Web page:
TOC Editorial /
The removal of Messers Mah Bow Tan, Wong Kan Seng and Raymond Lim and the demotion of Dr Vivian Balakrishnan to the Ministry of Environment and Water Resources is a decisive response to the People’s Action Party’s (PAP) worst election result since Independence.
It is Mr Lee’s clearest indication yet that he is moving to decisively deal with Singaporeans’ deep sense of dissatisfaction.
However, a handful of Cabinet appointments leave something to be desired.
Dr Ng Eng Hen takes over the heavyweight Defence Ministry despite holding the record of being the member of Cabinet who most needs to be co-opted into the PAP’s Central Executive Committee (CEC). Dr Ng had to be co-opted in 2004, 2006, 2008, and 2010 after repeated rejection by PAP cadres.
More unfortunately, Mr K Shanmugam has been given a much larger stage to ventilate his hardline views with his elevation to the Foreign Ministry.
Perceived by the public as being more Maoist than Mao within the PAP, he infamously defended the PAP’s political dominance to the New York Bar Association in 2009 by emphatically stating “we are a city, we are not a country”.
It was Mr Shanmugam who led the failed charge in the battle of analogies against the Workers’ Party in this election, and who patronizingly refused to acknowledge the groundswell of public support for the opposition by attributing opposition rally sizes to curiosity.
Moving ahead, a lesson from history might be instructive.
In the first Parliamentary sitting after the PAP’s bruising election of 1984, which saw a 12.9% swing against the PAP, backbench MP Dr Tan Cheng Bock warned that the PAP did not have a ‘blank cheque’ to govern, and that a country should not be run like a company.
Unless Dr Tan’s reprimand after GE ’84 is taken to heart, the PAP will end up somewhere in the not-too-distant future with a more damning version of GE 2011 to live through.
Lesson from ’84: don’t just listen, act
Shortly after the 1984 GE, the government set up a Feedback unit to better understand the concerns off the public. Dr Tan was appointed as its head.
In a video on his website, Dr Tan recalls how one minister asked him in a manner he interpreted unkindly: “Do you have any other worthwhile feedback to give to me?” Dr Tan, not liking the tone in which the question was asked, was angry enough to cut him off from his feedback loop.
Somewhere between 1984 and 2011, perhaps because of less brutally honest feedback heads than Dr Tan or a confusion of the act of listening for the actual need to act on feeback, the PAP lost sight of the anger at its policies and Dr Tan’s words have returned to haunt them.
PM Lee has taken an important first step at removing the unpopular ministers behind its proposals, but he needs to understand that a personnel reshuffle without a substantive change in policy delivery would create disillusionment and a backlash far worse than GE 2011.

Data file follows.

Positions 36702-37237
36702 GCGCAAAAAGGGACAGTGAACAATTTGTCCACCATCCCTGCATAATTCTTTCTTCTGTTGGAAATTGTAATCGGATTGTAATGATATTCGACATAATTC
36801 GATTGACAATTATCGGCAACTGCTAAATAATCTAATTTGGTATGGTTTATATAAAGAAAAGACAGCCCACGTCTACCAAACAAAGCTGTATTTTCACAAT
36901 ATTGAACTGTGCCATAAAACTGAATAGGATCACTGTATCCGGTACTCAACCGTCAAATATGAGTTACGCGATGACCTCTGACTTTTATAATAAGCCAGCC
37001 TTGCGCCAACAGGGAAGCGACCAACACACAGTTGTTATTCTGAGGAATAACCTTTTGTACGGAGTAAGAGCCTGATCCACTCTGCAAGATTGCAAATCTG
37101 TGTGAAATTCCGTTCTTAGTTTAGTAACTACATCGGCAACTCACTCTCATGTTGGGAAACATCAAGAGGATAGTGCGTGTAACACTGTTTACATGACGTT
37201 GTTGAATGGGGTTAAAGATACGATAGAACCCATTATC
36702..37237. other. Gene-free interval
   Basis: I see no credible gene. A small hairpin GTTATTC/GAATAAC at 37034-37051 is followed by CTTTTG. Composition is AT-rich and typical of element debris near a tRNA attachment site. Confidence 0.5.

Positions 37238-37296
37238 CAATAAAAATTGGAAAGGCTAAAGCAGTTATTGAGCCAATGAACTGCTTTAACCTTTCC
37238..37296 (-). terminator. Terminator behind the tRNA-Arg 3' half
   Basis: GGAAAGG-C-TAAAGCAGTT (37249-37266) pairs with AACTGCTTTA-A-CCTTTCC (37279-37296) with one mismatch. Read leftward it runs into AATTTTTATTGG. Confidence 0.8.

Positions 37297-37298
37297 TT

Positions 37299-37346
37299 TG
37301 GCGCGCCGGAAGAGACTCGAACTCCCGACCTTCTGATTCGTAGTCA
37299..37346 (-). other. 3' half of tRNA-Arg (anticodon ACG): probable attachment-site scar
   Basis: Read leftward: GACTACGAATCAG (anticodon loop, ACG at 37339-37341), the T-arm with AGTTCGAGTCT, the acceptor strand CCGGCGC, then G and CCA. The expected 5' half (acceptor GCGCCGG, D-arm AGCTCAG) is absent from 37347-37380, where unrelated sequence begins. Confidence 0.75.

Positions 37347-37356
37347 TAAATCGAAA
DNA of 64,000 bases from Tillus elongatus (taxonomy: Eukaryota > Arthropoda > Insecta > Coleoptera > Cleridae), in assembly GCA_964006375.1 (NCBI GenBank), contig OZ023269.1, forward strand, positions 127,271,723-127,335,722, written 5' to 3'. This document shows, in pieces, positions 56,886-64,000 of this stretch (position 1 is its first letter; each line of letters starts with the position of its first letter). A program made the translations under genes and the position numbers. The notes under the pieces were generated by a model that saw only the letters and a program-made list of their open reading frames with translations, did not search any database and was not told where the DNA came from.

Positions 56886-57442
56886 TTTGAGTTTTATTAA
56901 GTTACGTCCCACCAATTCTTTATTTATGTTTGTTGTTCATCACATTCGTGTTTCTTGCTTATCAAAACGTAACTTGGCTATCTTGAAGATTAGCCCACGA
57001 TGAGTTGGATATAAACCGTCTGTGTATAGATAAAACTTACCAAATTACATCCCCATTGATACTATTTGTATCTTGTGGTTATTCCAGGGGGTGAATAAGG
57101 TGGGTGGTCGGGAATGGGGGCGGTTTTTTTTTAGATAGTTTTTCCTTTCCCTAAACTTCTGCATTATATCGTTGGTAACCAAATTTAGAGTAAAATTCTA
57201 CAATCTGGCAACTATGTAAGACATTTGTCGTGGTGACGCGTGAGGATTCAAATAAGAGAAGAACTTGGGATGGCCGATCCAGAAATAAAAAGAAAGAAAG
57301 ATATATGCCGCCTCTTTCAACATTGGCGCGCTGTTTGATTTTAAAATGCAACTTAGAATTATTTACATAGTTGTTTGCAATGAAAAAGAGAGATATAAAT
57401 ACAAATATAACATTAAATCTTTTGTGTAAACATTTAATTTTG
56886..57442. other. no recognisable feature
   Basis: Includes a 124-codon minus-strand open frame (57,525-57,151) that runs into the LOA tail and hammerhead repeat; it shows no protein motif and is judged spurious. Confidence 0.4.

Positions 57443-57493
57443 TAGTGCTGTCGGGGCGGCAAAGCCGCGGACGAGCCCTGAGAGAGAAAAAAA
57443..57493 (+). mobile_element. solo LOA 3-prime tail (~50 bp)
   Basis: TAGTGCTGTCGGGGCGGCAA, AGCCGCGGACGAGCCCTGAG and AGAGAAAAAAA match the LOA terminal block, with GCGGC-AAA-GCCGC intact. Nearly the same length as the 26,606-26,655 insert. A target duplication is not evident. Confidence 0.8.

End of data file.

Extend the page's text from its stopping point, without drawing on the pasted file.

Unpopular policies such as the income ceiling for HDB buyers, the government’s laissez-faire immigration policy, and their miserly attitude to social assistance have to be re-thought.
More fundamentally, the much talked about “transformation” of the PAP propounded by George Yeo has to be a principled one.
The root of the resentment that the PAP feels stems in large part from a sense that it does not play fair. Unless this sentiment is addressed, in the words of new PAP MP Tan Chuan Jin, the PAP’s moral authority will erode. As Mr Tan accurately notes, in politics, perception is reality.
The start to renewing the moral authority of the PAP should be the abolition of the GRC scheme and a reduction in ministerial pay.
These two issues form the twin pillars of visceral resentment against the PAP: the first is a noble sentiment for minority representation twisted for electoral self-preservation, the second runs contrary to the laymen’s sense of what public service should be.
For its long term survival, the PAP has to understand that unless these twin sources of anger are allayed, its vote share will continue to fall.
The PAP’s reliance on performance legitimacy will increasingly become less persuasive as the opposition continues to recruit better qualified candidates. Also, as Singaporeans become wealthier and better educated and move up Maslow’s hierarchy of needs, the attraction of a more pluralistic democracy will grow.
Battle for the soul of the PAP
It is an open secret that there are starkly different schools of governance within the PAP.
With the withdrawal of Messers Lee Kuan Yew and Goh Chok Tong from the political scene and a significant trimming of the second and third generation leadership, the battle to redefine the PAP will begin in earnest.
Whether proponents of a kinder and gentler Singapore like the affable Mr Tharman Shanmugaratnam and Mr Tan Chuan Jin will prevail over well positioned hardliners like Mr Shanmugam remains to be seen.
But at least Singaporeans can take some reassurance from the clearest message of this election: our vote has the power to shape Cabinet, and part of Mr Lee’s new covenant with us is that any minister who under-performs will be out.
The list of Cabinet appointments can be viewed here.
Picture from AsiaOne.